There are a few mistakes that all beginner gardeners make at one time or another. Though there’s nothing wrong with that – you learn more from your mistakes than you do your successes – it can be nice to avoid them completely so you don’t have to sacrifice your garden.

Planting In The Wrong Spot

Different plants have different needs, so when you are looking at buying them, make sure that you read the description or the label and have the right spot in mind for them to thrive well before taking them to the flower bed. Most plants need over 5 hours of sunlight a day, so planting in the optimum spot is important for their long-term well-being. You should check on your garden daily to catch any such issues early.

Neglecting The Weeding

It might be a terrible job but getting rid of the weeds in your flower beds is essential for a healthy garden. You can pull or dig the weeds out by hand, hoe them, use weedkiller, or cover them in a thick mulch to deprive them of light. If you’re pulling out the weeds by hand, make sure that you get all of the roots out to stop them from regrowing. Some weeds are more persistent than others, like poison ivy, mugwort and crabgrass, and these will need to be caught early on to stop them taking over.

Under or Over Watering

Although so many gardening articles will warn against under-watering your garden, overwatering is just as bad, perhaps even worse, because it can heighten the risk of fungal pathogens and eventually kill your plants. You have to give your plants the right amount of watering, which is around one inch of water per week during their growing season. Although rain may cover this job for you, if the clouds don’t show, you’ll have to give them this amount yourself. Always check the soil before watering as overly wet soil will cause rotting – wait until the soil dries out before watering.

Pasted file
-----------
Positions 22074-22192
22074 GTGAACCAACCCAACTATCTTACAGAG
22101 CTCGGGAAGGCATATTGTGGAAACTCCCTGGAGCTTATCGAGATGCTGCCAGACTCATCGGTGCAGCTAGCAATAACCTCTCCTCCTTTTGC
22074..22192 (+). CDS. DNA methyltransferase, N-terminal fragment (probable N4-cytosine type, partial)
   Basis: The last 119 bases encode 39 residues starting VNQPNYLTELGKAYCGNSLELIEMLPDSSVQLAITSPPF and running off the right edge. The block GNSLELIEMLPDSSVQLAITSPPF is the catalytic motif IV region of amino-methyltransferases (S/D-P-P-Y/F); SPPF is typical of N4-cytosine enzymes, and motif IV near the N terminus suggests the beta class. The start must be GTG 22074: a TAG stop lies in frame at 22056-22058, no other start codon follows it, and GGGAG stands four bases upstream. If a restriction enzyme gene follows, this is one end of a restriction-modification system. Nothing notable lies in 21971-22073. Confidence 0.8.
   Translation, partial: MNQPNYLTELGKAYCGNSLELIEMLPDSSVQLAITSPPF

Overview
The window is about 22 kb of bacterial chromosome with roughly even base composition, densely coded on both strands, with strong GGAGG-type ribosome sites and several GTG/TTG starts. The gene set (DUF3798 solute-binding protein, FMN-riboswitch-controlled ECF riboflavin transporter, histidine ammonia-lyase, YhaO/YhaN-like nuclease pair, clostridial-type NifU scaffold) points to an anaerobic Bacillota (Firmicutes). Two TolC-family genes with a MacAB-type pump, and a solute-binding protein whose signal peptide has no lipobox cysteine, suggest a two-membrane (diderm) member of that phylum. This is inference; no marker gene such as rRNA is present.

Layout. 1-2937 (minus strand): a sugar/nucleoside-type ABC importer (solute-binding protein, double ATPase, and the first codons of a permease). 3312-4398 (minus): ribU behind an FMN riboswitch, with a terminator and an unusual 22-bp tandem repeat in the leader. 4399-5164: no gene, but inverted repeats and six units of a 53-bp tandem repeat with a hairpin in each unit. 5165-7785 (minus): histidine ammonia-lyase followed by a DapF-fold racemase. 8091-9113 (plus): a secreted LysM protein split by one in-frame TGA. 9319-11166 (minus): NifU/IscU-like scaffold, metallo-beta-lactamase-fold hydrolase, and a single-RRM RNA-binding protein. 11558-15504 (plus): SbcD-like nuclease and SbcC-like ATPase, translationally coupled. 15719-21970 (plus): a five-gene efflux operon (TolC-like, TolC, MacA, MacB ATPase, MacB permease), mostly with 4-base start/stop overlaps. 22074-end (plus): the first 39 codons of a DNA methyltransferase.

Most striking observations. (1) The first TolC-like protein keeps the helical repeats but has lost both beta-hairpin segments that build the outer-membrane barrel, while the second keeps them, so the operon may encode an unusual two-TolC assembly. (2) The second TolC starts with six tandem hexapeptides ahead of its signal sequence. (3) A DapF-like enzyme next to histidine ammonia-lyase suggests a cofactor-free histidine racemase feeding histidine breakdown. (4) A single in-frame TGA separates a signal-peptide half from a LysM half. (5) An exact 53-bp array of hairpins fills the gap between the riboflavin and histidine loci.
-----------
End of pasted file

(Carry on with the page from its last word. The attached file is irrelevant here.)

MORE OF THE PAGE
Planting At The Wrong Time

Planting out of the growing season will be detrimental to your plant’s health – the growing conditions won’t be right for them, and they will likely die. When buying bulbs or seeds, make sure you read the description to find out their planting season and plant them at the right time.

MonthsSeasonPlants That Will Grow
March, April & MaySpringSnapdragons, Dianthus, Sweet Alyssum
June, July & AugustSummerMarigolds, Geraniums, Cornflowers
September, October, NovemberAutumnBegonias, Petunias, Calendulas
December, January, FebruaryWinterPrimroses, Stocks, Sweet Peas

Starting An Organic Vegetable Garden For Beginners

Starting a vegetable garden is a great way of becoming self-sufficient, and starting an organic vegetable garden will result in natural, non-toxic veg full of flavour and free of nasty chemicals or fertilizers. Although you will have to be more vigilant when it comes to pests coming after your food, starting an organic vegetable garden couldn’t be more easier.

  1. Choose a patch and clear it of weeds, making sure that all weeds are ripped up from the root
  2. Add compost or manure – use around 5 large buckets for every 5 square metres of ground
  3. Apply organic fertilizer
  4. Plant organic seeds – many nurseries use pesticides, so opt for farmers markets or gardening shops to get the best seeds.
  5. Once planted, ensure that general maintenance is carried out regularly – weed often, water most mornings unless soil is already moist, fertilize and control pests.

Starting An Herb Garden For Beginners

Starting a herb garden is a great project to do with kids, and gives you some of the most delicious herbs you’ll ever have tasted. In addition, Herb gardens are a great introduction to gardening because of their ease and relative low maintenance, so here’s how to set up a simple herb garden in your own yard.

  1. Choose the right location – Most herbs need around six or more hours of sunlight per day, so make sure you plant them where they can get enough sun.
  2. Add compost – Don’t use manure as it will reduce the flavour
  3. Choose your herbs – some good herbs for beginners are basil, oregano and rosemary.
  4. Buy them – Herbs can be grown from seeds, or you can buy plants and plant them yourselves
  5. Harvest frequently – Once your herbs are ready, harvest them regularly to make way for more.

Get Stuck In!

Now you have everything you need to get started, all that’s left to do is get out into the garden! Although it might seem daunting, you don’t need magically green fingers to make your garden thrive – as long as you are vigilant with your pest control and overall maintenance, you’ll be surrounded by beautiful blooms in no time.

Got any questions about starting your own garden? Let us know below!

  [i] https://www.rhs.org.uk/advice/health-and-wellbeing/articles/why-gardening-makes-us-feel-better

[ii] https://www.rhs.org.uk/advice/health-and-wellbeing/articles/why-gardening-makes-us-feel-better